89 brances was not, according to the general eurrent of American authority, one that run with the land. It was a personal covenant by Bruner, creating a personal liability on his pad to the plaintiff; and it is difficult to understand, conceding that there was a lien, because of the existonce of the taxes against the land at the time that the property was mortgaged to the plaintiff, when those taxes were paid, no matter by whom, how that lien was a still subsisting lien against the land. The taxes were paid. The tax lien had ceased to exist because there were no taxes due. In order to sustain the claim of the plaintiff we must hold that he was subrogated to the right of the public, or that the lien which existed by virtue of the taxes became operative in his favor, because there was a liability by virtue of the warranty against Bruner; and that this claim operated as a lien upon the land, to whomsoever it might be transferred. I do not think that principle can be sustained. I do not understand that any of the authorities cited by the plaintiff's counsel maintain that doctrine. Undoubtedly they hold that, where there is a warranty against encum· brances, the grantee can payoff a tax where a breach of war· ranty arises in consequence of a tax, and thus discharge the encumbrance, and charge the amount paid to the grantor. It is also true that if these taxes had not been paid by any one they would still operate as a subsisting lien upon the land, and that in whomsoever hands the title might be he would have to payoff the tax;es before he could be said to have a title free and clear from all encumbrances. It would be the same, I apprehend, if, instead of being a lien for taxes, there had been an unsatisfied judgment against Bruner, which operated as a lien upon the land. If the plain. tiff had paid off the judgment, I do not understand how he could make the lien of that judgment operate in his favor, because of the claim which he would have against his grantor for a breach of the warranty. The judgment having been paid, the lien against the land would cease to exist. And so I think that the defendant, having agreed to pay the mortgage debt which was due upon the land, but having made no agree·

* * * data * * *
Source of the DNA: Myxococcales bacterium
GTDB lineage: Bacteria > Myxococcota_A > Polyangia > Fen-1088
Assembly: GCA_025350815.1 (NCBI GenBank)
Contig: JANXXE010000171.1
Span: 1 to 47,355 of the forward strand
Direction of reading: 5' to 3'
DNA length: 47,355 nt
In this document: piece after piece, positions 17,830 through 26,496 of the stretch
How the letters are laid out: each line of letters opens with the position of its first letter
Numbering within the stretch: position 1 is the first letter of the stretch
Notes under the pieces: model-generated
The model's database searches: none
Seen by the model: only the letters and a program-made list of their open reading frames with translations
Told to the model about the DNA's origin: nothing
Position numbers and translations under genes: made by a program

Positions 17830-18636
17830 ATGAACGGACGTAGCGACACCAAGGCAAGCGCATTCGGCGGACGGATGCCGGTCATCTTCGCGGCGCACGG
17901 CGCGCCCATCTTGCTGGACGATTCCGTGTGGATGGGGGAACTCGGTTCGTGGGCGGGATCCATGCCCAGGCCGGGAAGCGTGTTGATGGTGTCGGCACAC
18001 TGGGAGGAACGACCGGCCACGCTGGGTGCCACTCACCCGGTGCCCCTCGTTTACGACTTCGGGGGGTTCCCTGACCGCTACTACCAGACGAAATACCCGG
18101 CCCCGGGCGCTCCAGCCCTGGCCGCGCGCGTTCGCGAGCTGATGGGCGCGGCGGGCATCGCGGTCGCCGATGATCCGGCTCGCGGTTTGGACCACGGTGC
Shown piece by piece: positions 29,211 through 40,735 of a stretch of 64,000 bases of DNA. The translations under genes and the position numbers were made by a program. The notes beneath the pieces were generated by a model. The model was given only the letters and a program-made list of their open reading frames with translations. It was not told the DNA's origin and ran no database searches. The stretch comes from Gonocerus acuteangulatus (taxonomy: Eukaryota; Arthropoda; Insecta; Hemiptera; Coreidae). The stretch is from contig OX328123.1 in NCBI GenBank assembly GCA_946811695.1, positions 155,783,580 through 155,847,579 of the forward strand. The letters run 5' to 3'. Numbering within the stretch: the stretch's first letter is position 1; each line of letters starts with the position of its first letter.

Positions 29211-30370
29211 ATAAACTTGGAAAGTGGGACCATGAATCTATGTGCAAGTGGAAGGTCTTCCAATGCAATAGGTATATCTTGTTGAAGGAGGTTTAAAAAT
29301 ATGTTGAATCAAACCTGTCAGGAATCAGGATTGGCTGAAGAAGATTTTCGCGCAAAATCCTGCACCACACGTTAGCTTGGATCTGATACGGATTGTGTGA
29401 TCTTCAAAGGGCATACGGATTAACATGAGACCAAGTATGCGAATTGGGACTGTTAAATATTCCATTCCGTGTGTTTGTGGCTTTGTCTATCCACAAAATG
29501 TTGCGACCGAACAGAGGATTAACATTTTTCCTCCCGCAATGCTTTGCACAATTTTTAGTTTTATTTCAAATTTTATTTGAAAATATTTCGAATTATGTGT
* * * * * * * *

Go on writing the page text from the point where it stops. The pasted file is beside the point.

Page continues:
TOWNSHIP OF AROMA
AUDITOR PUBLIC ACCOUNTS.
ment to payoff any encumbrance, would have the righl to discharge the debt, with interest, and to compel the plaintiff , to resort to his warranty for the enforcement of the claim which he had in consequence of having paid the taxes due. The result is that the demurrer must be sustained and the bill dismissed.
TOWNSHIP OF' AROMA
AUDITOR OF' PuBLIC ACCOUNTS
(CIrcuit Oourt, N. D. minoi8.
February 14, lsso.)
AND COUNTY OFFICERS-ToWNSHIP BONDs.-State and county officers ml'relyauthorized to levy, collect and disburse the taxes required to pay certain bonds, are not necesIlary parties to a controversy, between citizens of different states, as to the validity of said bonds.
Motion to remand. BLODGETT, D. J. This is a motion to remand this case to the circuit court of Kankakee county, from which it was removed, on the petition of defendants the Portsmouth Savings Bank, and the Appleton National Bank. The cause is a bill in equity, filed by the complainant, one of the townships of Kankakee county, against the auditor of public accounts of this state, the treasUl'er of this state, the county clerk and county treasurer of Kankakee county, the Portsmouth Savings Bank, of Portsmouth, New Hampshire, the Appleton National Bank, of Lowell, Massachusetts, and several other persons who are alleged to be residents of Lowell. Massachusetts. The bill charges that, under the pretended authority of certain acts of the legislature of Illinois, said town issued its bonds to the amount of $36,500, to aid in the construction of a railroad, which the Kankakee & Indiana Railroad Company. a corporation constituted by the laws of said state, was authorized to construct and maintain. v.2,no.1-3